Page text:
|Van Den Berg, M -|
|Huffman, G -|
|Pellarin, T -|
Submitted to: Water Resources Research
Publication Type: Peer Reviewed Journal
Publication Acceptance Date: July 4, 2011
Publication Date: August 20, 2011
Repository URL: http://handle.nal.usda.gov/10113/58477
Citation: Crow, W.T., Van Den Berg, M.J., Huffman, G.J., Pellarin, T. 2011. Correcting rainfall using satellite-based surfae soil moisture retrievals: The soil moisture analysis rainfall tool(SMART). Water Resources Research. 47:W08521. DOI: 10.1029/2011WR010576. Interpretive Summary: Satellite remote sensing of precipitation offers the potential to monitor agricultural drought in areas of world vulnerable to food security problems. Unfortunately, precipitation accumulation estimates acquired from current and planned satellite missions are plagued by high levels of error over continental areas. Such error severely limits their usefulness for important agricultural applications (like e.g. crop yield forecasting or famine detection and mitigation planning). This research describes a new algorithm – called the Soil Moisture Analysis Rainfall Tool or SMART – which attempts to improve the accuracy of satellite-based precipitation products using a time series of remotely-sensed surface soil moisture retrievals. SMART infers recent rainfall activity (of the lack of it) by examining temporal variations in the surface soil moisture levels and uses these inferences to improve the accuracy of other rainfall accumulation estimates. As a result, SMART provides a badly-needed independent external constraint on existing satellite-based rainfall accumulation products. Results presented here demonstrate that the approach works well in a number of global test bed sites and is of potential value for agricultural drought monitoring activities.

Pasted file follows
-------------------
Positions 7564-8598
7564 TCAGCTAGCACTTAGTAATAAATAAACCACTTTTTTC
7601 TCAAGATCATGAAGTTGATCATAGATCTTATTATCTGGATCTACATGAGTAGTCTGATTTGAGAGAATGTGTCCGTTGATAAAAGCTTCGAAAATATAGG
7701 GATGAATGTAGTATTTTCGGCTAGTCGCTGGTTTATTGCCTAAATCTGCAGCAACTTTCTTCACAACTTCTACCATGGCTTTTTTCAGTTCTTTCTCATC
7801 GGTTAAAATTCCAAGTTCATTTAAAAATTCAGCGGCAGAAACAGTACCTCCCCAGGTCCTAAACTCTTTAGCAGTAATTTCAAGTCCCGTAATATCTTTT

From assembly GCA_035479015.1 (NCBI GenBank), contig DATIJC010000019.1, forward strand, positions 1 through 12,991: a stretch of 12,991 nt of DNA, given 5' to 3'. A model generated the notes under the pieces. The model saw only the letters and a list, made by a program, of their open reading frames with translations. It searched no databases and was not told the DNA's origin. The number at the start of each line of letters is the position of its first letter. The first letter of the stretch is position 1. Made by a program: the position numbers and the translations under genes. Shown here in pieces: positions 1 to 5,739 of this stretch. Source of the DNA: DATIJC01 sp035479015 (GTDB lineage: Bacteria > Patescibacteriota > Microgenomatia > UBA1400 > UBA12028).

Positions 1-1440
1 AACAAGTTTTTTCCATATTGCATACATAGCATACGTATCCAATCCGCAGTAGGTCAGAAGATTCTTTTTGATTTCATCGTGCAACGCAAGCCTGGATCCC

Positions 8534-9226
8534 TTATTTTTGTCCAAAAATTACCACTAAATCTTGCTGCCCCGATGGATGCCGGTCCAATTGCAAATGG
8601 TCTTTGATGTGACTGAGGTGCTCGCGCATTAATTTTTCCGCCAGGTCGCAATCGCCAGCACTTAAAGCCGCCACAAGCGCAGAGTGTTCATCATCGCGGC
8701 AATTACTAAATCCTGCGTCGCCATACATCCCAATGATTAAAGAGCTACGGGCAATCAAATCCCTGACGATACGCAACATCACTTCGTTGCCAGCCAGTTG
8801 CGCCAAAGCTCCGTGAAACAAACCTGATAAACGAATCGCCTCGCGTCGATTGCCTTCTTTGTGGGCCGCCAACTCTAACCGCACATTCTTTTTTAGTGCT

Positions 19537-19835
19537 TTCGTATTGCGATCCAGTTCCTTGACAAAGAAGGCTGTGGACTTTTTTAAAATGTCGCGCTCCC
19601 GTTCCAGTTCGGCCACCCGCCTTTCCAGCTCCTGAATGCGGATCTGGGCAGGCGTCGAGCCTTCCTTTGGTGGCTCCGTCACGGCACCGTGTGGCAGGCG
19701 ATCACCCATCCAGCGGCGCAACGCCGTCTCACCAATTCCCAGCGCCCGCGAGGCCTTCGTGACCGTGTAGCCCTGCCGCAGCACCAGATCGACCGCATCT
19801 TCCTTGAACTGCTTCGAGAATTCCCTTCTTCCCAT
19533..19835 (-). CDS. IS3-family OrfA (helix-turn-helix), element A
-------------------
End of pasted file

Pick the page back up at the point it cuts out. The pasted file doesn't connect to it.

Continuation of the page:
Technical Abstract: Recent work in Crow et al. (2009) developed an algorithm for enhancing satellite-based land rainfall products via the assimilation of remotely-sensed surface soil moisture retrievals into a water balance model. As a follow-up, this paper describes the benefits of modifying their approach to incorporate more complex data assimilation and land surface modeling methodologies. Specific modifications improving rainfall estimates are assembled into the Soil Moisture Analysis Rainfall Tool (SMART), and the resulting algorithm is applied outside the contiguous United States for the first time, with an emphasis on West African sites instrumented as part of the African Monsoon Multidisciplinary Analysis (AMMA) experiment. Results demonstrate that the algorithm is superior to the Crow et al. (2009) baseline algorithm and capable of broadly improving coarse-scale rainfall accumulations measurements with low risk of degradation. Comparisons with Tropical Rainfall Measurement Mission (TRMM) Precipitation Analysis (TMPA) multi-sensor data products between 2002 July 1 and 2009 December 31 suggest that the introduction of soil moisture information via SMART provides as much coarse-scale (3-day, 1-degree lat/long rainfall accumulation information as thermal infrared satellite observations and more information than monthly rain gauge observations in poorly-instrumented regions.